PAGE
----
Java Reference
In-Depth Information
object. The base class of all LCDUI widget peers is an interface called
MMIDComponent , which provides some generic methods common to
all native LCDUI peers. Most of the other adaptor interfaces build on
MMIDComponent and typically map to the LCDUI classes.
For example, when a MIDlet creates a UI component, such as an
Alert , a native method in the core framework calls MMIDCompo-
nentFactory::CreateAlertL() , which creates a concrete peer
from the widgets DLL. This returns an MMIDAlert pointer which is
stored in the Java object. When the user invokes a method, such as
Alert.setString() , the handle can then be passed into native
method calls, where it is converted back into a pointer to the native
MMIDAlert and the required native operation is performed in the wid-
gets DLL. The same pattern is repeated for other LCDUI widgets (i.e. the
peers for Command and List in LCDUI are the native MMIDCommand
and MMIDList , respectively). The implementation class must satisfy
the adaptor interface contract but internally may do so using a single
CCoeControl or a set of CCoeControls as required and as applicable
in each UI platform.
The graphics-rendering module can be replaced or modified if desired
by the licensee, but typically is left unchanged since graphics-rendering
operations do not impose any dependency on the UI platform and
use common and generic Symbian OS rendering APIs. For example,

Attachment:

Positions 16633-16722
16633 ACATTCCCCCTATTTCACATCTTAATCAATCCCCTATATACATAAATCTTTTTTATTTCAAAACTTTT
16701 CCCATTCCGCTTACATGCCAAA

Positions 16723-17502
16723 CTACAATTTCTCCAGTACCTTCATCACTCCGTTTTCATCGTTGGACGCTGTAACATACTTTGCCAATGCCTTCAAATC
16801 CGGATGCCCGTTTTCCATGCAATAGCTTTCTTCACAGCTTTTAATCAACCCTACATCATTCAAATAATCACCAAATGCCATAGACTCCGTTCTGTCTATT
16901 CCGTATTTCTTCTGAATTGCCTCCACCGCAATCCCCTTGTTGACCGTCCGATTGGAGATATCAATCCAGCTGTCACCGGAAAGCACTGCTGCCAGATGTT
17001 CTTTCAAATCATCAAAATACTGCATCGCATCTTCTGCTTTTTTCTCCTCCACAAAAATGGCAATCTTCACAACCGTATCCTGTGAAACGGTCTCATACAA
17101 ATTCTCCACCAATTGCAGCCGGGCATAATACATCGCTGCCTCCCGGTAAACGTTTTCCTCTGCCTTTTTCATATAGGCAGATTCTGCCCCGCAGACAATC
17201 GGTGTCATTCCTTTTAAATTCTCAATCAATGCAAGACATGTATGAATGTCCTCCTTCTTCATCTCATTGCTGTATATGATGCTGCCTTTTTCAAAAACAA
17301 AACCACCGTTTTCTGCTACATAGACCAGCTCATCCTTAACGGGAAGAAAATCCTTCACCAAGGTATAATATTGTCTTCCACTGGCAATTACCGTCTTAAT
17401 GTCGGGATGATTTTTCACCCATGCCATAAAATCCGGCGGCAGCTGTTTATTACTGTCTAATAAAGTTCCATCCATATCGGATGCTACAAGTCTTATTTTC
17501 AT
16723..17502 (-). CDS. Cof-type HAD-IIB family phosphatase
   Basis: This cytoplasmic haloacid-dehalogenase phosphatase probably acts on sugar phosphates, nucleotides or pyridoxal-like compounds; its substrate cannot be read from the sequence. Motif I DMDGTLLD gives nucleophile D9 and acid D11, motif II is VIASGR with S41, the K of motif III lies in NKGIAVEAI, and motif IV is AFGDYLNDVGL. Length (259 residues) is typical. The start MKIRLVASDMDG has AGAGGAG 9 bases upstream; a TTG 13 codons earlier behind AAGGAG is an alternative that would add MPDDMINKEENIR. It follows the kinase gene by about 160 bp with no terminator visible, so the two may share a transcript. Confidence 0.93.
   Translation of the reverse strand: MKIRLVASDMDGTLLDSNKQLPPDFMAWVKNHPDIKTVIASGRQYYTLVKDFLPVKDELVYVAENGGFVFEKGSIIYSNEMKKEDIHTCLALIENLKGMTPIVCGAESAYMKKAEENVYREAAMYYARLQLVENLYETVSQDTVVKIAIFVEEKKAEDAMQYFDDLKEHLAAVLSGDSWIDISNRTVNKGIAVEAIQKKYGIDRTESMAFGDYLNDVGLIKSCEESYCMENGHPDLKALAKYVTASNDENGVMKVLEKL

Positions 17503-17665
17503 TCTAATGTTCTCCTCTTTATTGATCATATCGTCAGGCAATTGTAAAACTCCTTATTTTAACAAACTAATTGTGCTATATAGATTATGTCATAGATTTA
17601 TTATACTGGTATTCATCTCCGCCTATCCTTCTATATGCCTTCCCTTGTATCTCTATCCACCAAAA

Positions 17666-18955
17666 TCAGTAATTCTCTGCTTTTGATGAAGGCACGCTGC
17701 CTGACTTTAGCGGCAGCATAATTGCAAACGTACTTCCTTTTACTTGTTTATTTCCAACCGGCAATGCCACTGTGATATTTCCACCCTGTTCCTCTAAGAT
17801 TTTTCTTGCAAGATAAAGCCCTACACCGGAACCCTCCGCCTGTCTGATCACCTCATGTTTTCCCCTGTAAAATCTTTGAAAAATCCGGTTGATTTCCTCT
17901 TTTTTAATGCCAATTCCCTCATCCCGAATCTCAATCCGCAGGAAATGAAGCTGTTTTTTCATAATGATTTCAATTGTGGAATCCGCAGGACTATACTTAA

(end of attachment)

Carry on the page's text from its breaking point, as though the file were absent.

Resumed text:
when Canvas.paint() is called, the user code draws on the passed
Graphics object by invoking the rendering methods (e.g., Graph-
ics.drawRect(int x, int y, int width, int height) ). All
the information required to perform the rendering is serialized and
packed as buffered commands into an efficient command buffer which
is then flushed to a native buffer to do native processing. In the native
layer, the execution moves from the core framework to the graphics DLL,
where the commands processor of the MMIDComponent executes all the
buffered operations using the native Symbian OS rendering primitives
(e.g., Graphic subsystem Device, Context, Bitmaps, etc.).
The Game API package provides a series of classes that enable the
development of rich gaming content for wireless devices and minimizes
the amount of work done in Java applications. The API uses the standard
low-level graphics classes from MIDP ( Graphics , Image , etc.) so that
the high-level Game API classes can be used in conjunction with graphics
In Symbian OS v9.1, the Java layer in the core framework and the
graphics DLL have been substantially redesigned to support the high
performance required by visually rich Java applications such as games.
The native support for the gaming API in versions of Symbian OS before
v9.1 has been deprecated and the
package was reimplemented in pure Java, with much improved perfor-
mance and additional collision detection support.
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